+++++

You may have noticed what an utter wasteland of content this blog has been the past couple of weeks.  Folks, I'm in a slump.  It's not that I'm reading "bad books" - I just don't feel like reading.  My only excuse is Real Life.  I've just got, you know, "stuff" going on.  Which brings us to the February TBR Challenge.....

I normally hit Twitter and share #tbrchallenge links, but I'm actually going to be unplugged for most of next week.  Which means, at this point?  Beside the whole not reading thing?  I really hope I don't miss my first TBR Challenge since I took over hosting duties in 2011.  Who the heck knows if 1) Wendy will get a book read and 2) If Wendy will have a moment to post some semblance of a review.  Keep your fingers crossed, heck light a candle in church - I'm about worn down to the nub.  I'm hoping my batteries get recharged next week.  Please, Dear Lord.....

Monday, February 2, 2015

The Rise, Fall And Redemption Of A Rock Star

http://www.amazon.com/exec/obidos/ASIN/B00S5OY6D0/themisaofsupe-20
As a general rule I don't go all ga-ga over rock star romances.  I love music, and yes many a rock star is pretty to look at - but in reality?  No thank you ma'am.  In reality I like to avoid a heaping dose of misogyny tossed on my corn flakes and when it comes to rock star romances?  The Bad Boy Paired With Innocent Wide-Eyed Ingenue invokes my gag reflex.  Hence, Wendy tends to not "do" rock star romances.

So why, pray tell, am I making an exception for Rise by Karina Bliss?  Because Zander Freedman has been knocking around the fictional universe since 2010, the reprobate (OK, jerkface) brother of the hero from What the Librarian Did.  Zander is an ass in that story, but there's something there.....so much so that he made future appearances in later Bliss SuperRomances.  And now, Zander gets his day - his own romance.  With a woman he is totally ill-prepared for, even though he thinks he's the one calling the shots.  How typical.

Zander has been paid a sizable advance to publish his memoirs, but in true Zander fashion, he's fired the first two biographers the publisher has rubber-stamped.  Never no mind, he's got a brilliant idea.  Dr. Elizabeth Winston, who has written biographies about Dead White Guys and has a Pulitzer to prove it.  He read her last book, loved it, and wants her.  Now all he has to do is convince her.

Elizabeth says no, for a lot of solid reasons that nobody could possibly blame her for.  But Zander being Zander, she ends up saying yes - mostly because he intrigues her.  He has resurrected the band that made him famous, with an all new line-up of musicians, and is taking the act out on the road.  What nobody knows?  Zander's having voice problems.  He's also leveraged and mortgaged everything to the hilt to finance the tour.  He does want Elizabeth to write the memoir, just, you know, on his terms.  Which means she can't know too much and he can't tell her everything.  Which gets complicated as they spend time together and he ends up finding himself seriously attracted to her.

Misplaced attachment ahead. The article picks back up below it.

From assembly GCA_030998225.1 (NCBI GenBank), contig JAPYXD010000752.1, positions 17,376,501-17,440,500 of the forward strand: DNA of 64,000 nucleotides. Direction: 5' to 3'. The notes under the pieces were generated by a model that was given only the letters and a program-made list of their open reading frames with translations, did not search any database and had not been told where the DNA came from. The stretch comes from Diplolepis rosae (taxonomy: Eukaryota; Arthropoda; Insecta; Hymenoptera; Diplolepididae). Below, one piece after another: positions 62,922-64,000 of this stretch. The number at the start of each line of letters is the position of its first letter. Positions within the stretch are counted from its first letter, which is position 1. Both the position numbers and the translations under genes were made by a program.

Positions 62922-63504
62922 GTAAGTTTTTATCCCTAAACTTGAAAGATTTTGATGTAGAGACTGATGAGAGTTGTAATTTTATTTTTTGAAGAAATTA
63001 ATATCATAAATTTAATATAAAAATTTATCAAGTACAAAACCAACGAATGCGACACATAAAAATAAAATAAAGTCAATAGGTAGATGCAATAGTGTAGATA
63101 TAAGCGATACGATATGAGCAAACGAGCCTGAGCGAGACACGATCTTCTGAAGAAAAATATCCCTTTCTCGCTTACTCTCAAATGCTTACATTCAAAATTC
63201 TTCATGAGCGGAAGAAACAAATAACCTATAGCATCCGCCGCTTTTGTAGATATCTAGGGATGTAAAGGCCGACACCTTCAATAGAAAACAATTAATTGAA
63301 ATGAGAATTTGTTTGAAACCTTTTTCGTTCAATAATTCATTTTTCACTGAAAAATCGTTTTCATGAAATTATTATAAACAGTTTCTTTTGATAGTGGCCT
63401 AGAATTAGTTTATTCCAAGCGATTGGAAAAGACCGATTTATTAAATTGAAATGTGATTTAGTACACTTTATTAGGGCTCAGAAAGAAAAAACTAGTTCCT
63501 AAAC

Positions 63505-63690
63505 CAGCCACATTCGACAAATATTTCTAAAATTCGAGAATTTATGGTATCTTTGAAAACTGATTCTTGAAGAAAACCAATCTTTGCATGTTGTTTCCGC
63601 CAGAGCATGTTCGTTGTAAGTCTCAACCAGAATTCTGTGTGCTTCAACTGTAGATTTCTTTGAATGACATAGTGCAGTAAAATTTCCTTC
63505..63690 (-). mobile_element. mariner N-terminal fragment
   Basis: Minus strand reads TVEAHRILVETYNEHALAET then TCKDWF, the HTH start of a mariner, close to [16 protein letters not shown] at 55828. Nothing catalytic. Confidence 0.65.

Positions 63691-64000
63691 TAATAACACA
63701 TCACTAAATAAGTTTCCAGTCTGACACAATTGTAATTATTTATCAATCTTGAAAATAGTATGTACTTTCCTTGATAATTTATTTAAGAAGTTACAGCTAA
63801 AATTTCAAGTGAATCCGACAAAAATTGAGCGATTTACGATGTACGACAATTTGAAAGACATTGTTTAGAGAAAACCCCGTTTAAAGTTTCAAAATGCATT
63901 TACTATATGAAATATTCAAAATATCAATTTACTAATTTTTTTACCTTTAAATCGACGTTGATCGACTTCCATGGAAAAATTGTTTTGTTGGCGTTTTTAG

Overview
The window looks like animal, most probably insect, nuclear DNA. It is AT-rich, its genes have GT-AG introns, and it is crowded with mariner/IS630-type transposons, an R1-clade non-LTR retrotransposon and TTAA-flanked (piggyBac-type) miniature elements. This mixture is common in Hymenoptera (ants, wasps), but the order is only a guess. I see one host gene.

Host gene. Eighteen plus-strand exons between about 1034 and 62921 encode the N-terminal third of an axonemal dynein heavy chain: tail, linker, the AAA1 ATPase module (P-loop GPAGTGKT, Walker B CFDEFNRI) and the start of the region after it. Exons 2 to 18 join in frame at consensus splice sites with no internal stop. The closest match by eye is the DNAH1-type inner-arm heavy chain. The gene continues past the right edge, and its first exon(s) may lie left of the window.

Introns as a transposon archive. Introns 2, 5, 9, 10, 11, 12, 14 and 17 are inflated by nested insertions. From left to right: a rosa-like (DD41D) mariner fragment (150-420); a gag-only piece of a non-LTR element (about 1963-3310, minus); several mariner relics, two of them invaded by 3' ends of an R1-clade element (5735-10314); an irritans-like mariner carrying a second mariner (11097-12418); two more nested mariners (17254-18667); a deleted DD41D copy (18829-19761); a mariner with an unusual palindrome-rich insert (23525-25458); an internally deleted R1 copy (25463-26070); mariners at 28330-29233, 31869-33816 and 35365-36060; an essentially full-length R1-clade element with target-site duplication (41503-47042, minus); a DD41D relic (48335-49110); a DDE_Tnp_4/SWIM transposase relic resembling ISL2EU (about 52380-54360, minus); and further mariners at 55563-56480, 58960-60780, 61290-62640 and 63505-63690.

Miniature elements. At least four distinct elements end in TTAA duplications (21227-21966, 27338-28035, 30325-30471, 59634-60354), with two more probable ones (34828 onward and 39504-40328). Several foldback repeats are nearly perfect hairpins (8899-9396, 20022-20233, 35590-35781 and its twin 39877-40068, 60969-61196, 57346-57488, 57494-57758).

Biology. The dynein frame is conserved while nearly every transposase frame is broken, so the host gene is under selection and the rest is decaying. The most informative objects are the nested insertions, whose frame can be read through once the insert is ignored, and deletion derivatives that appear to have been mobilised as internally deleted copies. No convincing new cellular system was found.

Readers familiar with Bliss' past work tend to fall into two camps when it comes to Zander: either you like him despite yourself or the idea of him being a romance hero horrifies you.  I've actually always been intrigued by him.  He's a complicated guy.  The sort of guy where you can't quite decide if he's a villain or a nice guy.  He straddles that line, sometimes tipping over fully to one side or the other.  It was actually genius of Bliss to insert him into later books after What The Librarian Did (where he pretty much comes off as villain), that allowed her to write him with a bit more nuance.  Readers unfamiliar with Bliss' previous works can easily jump in right here, not having past "Zander baggage" and this is a good antidote for a lot of the rock star books I've seen cluttering up Amazon in recent memory.

Elizabeth holds her own quite well.  She's a preacher's daughter, but no innocent or wild child.  She's responsible, level-headed, and calculating (and I mean that in a good way).  This isn't a heroine prone to silly flights of fancy, theatrics or drama.  You get the impression that if Zander Freedman never entered her orbit she would be just fine.  She's got a good life, family, friends, work, and is respected.  And she's no pushover.  Zander thinks he can call the shots with her, but in reality the moment she enters into his world, she begins taking it over - for the better.

Bliss' background is in category romance so the biggest hurdle for me with this book was to realize it wasn't category.  Bliss has over 300 pages here and fleshes out the story accordingly by populating it with a variety of secondary characters.  I sometimes felt that these characters, while all interesting and yes, I did like them, could detract from the Zander/Elizabeth romance.  But then I realized: Hey, 300+ pages.  Also, the author is setting groundwork for a series of future books that will focus on some of these secondary players.